Blurred lines: Men with fragile X syndrome have trouble distinguishing between sets of lines moving in opposite directions.
Photograph courtesy of Anubhuthi Goel

Misfiring visual cells may underlie key sensory problem in fragile X

The motion perception difficulties seen in people with fragile X syndrome, a leading cause of autism, may stem from a faulty visual circuit.

By Nicholette Zeliadt
17 October 2018 | 5 min read
This article is more than five years old.
Neuroscience—and science in general—is constantly evolving, so older articles may contain information or theories that have been reevaluated since their original publication date.

The motion perception difficulties seen in people with fragile X syndrome, a leading cause of autism, stem from a faulty visual circuit in the brain, a new study suggests1.

Activating certain neurons in this circuit improves motion perception in a mouse model of the condition. The results indicate a possible treatment for the difficulties in people with fragile X syndrome.

“We uncovered a deficit in one particular cell type in the brain,” says lead investigator Carlos Portera-Cailliau, professor of neurology and neurobiology at the University of California, Los Angeles. “Now we have a handle on potential therapies.”

The hallmark of fragile X syndrome is intellectual disability, but many people with the syndrome have problems with perceiving sensory information, including motion.

“Most of the activities that we do, even recognizing people’s facial expressions, involves recognizing movements,” Portera-Cailliau says.

The study shows that fragile X mice and people with the syndrome have similar difficulties on a visual-discrimination task. This suggests such tasks could be used to measure improvement in trials of fragile X drugs.

“One impediment in the past has been that we often don’t have robust translational measures,” says Andreas Frick, group leader at Neurocentre Magendie in Bordeaux, France, who was not involved in the work. “It’s important to have behavioral tasks that are robust and can be applied like this to mouse models and humans.”

Stripe tease:

Fragile X syndrome results from mutations that silence a gene called FMR1. Like people with fragile X syndrome, mice that lack FMR1 show anxiety, cognitive deficits and impaired social interactions.

The researchers showed the mutant mice two videos of parallel lines in black and white. In one video, the lines move diagonally across the screen from top left to bottom right; in the other, they move from top right to bottom left.

The researchers limited the mice’s access to water and then trained them to lick a water port when they see one of the videos but not the other. Fragile X mice need six daily sessions to distinguish between the videos, compared with three for controls.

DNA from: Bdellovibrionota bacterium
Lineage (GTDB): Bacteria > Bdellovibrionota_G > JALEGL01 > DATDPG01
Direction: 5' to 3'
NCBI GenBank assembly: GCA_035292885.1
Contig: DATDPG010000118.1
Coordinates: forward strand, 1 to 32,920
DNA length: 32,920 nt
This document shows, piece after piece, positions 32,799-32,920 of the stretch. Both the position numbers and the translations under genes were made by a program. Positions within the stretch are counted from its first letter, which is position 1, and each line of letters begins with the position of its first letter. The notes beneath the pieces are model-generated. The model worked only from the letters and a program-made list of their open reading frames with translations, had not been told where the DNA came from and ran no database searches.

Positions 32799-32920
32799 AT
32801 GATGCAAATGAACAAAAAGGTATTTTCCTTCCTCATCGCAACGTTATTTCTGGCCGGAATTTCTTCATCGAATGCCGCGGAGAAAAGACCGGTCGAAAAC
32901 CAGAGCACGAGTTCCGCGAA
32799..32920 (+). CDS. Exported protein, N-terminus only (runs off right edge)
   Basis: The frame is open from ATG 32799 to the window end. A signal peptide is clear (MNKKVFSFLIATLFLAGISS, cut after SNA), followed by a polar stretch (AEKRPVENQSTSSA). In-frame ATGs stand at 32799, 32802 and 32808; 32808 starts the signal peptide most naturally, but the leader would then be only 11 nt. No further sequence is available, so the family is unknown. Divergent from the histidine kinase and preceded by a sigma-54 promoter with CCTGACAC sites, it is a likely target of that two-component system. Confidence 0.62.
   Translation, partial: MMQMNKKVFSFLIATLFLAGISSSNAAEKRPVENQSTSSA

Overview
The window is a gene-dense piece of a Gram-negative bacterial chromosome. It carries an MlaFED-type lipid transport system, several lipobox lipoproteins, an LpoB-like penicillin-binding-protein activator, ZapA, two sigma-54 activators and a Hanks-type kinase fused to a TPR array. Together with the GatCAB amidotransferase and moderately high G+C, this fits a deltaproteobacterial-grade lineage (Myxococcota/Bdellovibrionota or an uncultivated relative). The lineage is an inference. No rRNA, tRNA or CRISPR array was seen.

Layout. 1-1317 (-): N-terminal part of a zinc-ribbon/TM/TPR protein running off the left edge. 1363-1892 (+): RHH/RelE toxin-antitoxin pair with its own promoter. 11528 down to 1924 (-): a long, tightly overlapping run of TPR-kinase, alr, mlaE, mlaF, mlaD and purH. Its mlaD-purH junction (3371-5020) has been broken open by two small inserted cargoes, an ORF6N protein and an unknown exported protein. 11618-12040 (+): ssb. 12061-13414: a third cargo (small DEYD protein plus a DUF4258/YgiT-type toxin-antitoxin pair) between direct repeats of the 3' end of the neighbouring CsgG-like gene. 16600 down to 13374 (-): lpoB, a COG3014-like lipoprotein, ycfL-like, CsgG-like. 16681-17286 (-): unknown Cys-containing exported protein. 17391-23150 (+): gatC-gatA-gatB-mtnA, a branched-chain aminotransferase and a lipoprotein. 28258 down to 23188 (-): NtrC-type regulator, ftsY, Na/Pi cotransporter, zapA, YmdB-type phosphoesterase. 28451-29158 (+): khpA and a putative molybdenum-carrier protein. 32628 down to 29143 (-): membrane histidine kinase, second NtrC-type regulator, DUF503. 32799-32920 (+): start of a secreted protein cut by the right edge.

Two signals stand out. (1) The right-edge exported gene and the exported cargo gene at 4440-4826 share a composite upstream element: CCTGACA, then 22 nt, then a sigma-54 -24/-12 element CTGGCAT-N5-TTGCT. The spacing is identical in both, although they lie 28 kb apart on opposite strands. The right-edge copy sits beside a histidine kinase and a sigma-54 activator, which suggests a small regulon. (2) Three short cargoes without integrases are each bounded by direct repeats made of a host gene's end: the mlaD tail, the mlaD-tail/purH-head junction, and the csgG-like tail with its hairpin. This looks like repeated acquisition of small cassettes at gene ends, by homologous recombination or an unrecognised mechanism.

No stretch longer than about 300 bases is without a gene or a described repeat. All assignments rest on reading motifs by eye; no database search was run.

The team then made the task progressively harder by decreasing the angle between the lines in the two videos. Mutant mice begin to perform poorly when the lines differ by 15 degrees, but control mice continue to perform well until the angle narrows to 7.5 degrees.

The researchers inserted chemical sensors into the mice’s visual cortex to measure neuronal activity as the mice viewed the videos. Subsets of neurons in the visual cortex are known to fire in response to specific orientations of lines.

The mutant mice’s neurons fire at the same rate as those in controls, the researchers found. But the mutants have a smaller proportion of angle-sensitive neurons, and those fire less selectively than they do in controls.

Parallel perception:

Portera-Cailliau’s team then turned their attention to parvalbumin neurons, which dampen the activity of other neurons, including the angle-sensitive neurons.

In fragile X mice, a smaller fraction of parvalbumin neurons fire in response to visual stimuli, and they fire less frequently than those in controls, the researchers found. When the researchers activate parvalbumin neurons, the firing of the angle-sensitive neurons normalizes, and the mice learn the motion perception task faster. The results appeared 24 September in Nature Neuroscience.

The findings challenge the assumption that learning deficits must stem from problems in brain regions directly involved in learning and memory, says Gavin Rumbaugh, associate professor of neuroscience at the Scripps Research Institute in Jupiter, Florida, who was not involved in the study.

“If our brain can’t interpret signals from our environment correctly, then our areas of the brain that make and store memories won’t actually be able to function properly, because they’re not receiving the proper information,” he says.

Portera-Cailliau’s team asked eight men with fragile X syndrome to look at the same stimuli they had shown the mice and to indicate whether the lines moved left to right or right to left.

The men could discriminate between lines that differed in angle by either 90 or 45 degrees, but they made more mistakes than did eight controls. However, unlike controls, they could not discriminate between a pair of videos with moving lines opposed at 15 degrees.

“It’s exciting that the visual paradigms used in the animal and human studies are pretty similar,” says Caroline Robertson, assistant professor of psychological and brain sciences at Dartmouth University in Hanover, New Hampshire, who was not involved in the study. “But an interesting open question is whether these insights will hold for other forms of autism.”

Portera-Cailliau says his team is exploring whether similar problems occur in other mouse models of autism. He is also studying the mechanisms underlying the circuit defects in the fragile X mice.

  1. Goel A. et al. Nat. Neurosci. 21, 1404-1411 (2018) PubMed